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What's Ron Suskind reading?

Pulitzer Prize-winning writer Ron Suskind’s most recent book is Life, Animated: A Story of Sidekicks, Heroes, and Autism.

Pulitzer Prize-winning writer Ron Suskind’s most recent book is Life, Animated: A Story of Sidekicks, Heroes, and Autism.

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Ron Suskind

For Father's Day, we caught up with journalist Suskind, who won the 1995 Pulitzer Prize for feature writing while at the Wall Street Journal. His most recent book is Life, Animated: A Story of Sidekicks, Heroes, and Autism. It is a memoir that details 20 years in Suskind's life as he, his wife Cornelia and eldest son Walt find themselves departing from "the land of normal'' to navigate life with Owen, their second son, who is autistic. The family came to recognize Owen's ability to make connections with the world around him by relating it to Disney's animated movies. The discovery came on Walt's ninth birthday, like a thunderbolt through the kitchen, according to Suskind, 53. Walt had become weepy at the end of the party, not wanting it to end. Owen looked up at his parents and said, "Walter doesn't want to grow up ... like Mowgli or Peter Pan.''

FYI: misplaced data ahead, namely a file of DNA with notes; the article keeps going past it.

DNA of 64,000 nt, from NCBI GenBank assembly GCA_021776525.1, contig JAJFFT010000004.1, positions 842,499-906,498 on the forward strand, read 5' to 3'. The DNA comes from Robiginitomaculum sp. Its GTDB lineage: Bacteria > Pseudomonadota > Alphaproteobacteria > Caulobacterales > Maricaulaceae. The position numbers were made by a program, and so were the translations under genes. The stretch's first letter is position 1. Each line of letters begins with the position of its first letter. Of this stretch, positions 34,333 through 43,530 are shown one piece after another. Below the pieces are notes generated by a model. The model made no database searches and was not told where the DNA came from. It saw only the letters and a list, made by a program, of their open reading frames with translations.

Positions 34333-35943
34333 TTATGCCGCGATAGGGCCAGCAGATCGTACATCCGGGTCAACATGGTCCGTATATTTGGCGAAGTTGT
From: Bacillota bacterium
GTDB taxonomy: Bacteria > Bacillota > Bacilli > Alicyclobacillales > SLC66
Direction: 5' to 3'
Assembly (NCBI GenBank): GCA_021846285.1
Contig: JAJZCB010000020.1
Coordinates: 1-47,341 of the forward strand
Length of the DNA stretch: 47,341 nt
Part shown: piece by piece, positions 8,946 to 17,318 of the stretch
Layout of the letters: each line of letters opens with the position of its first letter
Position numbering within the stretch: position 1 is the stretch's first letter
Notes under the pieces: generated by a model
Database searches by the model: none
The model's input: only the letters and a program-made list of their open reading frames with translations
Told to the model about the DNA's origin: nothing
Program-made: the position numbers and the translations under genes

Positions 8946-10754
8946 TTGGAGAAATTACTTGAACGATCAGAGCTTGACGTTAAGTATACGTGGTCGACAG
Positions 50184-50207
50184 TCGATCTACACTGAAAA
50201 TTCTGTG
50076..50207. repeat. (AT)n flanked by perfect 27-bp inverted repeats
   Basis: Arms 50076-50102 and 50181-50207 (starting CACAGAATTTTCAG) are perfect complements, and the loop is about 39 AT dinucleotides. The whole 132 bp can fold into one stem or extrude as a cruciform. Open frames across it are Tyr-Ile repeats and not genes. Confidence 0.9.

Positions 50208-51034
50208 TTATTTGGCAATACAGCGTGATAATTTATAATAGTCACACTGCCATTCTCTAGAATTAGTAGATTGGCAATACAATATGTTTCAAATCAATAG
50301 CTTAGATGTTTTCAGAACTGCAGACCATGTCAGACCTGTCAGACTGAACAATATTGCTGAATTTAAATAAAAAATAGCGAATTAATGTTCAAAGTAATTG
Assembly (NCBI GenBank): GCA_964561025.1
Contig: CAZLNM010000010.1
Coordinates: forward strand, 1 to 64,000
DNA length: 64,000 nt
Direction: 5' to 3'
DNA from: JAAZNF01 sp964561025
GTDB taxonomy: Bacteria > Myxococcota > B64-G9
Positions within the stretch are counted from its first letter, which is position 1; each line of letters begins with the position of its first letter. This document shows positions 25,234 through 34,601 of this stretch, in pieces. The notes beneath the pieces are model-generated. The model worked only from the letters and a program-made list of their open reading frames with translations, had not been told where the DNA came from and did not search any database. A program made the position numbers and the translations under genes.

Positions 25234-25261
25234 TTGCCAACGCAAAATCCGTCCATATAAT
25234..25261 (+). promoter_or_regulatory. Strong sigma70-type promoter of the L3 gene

Suskind, who is currently the senior fellow at Harvard University's Edmond J. Safra Center for Ethics, is also an alumnus of the Tampa Bay Times. From 1985 to 1987, he was on the metro staff of what was then the St. Petersburg Times.

What's on your nightstand?

I've got a couple books from a favorite writer, Howard Norman. Last year he wrote I Hate to Leave This Beautiful Place. It's helpful on writing memoir, and now I'm reading Next Life Might Be Kinder. The book is about someone who died but comes back. It's especially moving for me because I have felt many times that I am in conversation with my father who died years ago. ... (Norman's) specialty is managing that dance between all the layers of reality. ... I also have A Visit From the Goon Squad by Jennifer Egan. Once Life, Animated came out, so many people would come up to me and tell me to read it. It has a character with autism.

What did you think of it?

There were parts difficult for me to read, but it was so moving.

How did Owen change your perception of Father's Day?

I already was a father, so it didn't change really, but when I think of Owen, he always got excited on Father's Day. He always made me cards. I remember one year, a stressful year for me at work because I was being investigated, actually, by the Bush administration. I was accused of taking classified documents. Owen drew me as Long John Silver from Treasure Planet. I asked him why, and he said, "Because you are like a pirate now, but you have a heart of gold."

Piper Castillo can be reached at pcastillo@tampabay.com or (727) 445-4163.

What's Ron Suskind reading? 06/12/14 [Last modified: Thursday, June 12, 2014 12:09pm]

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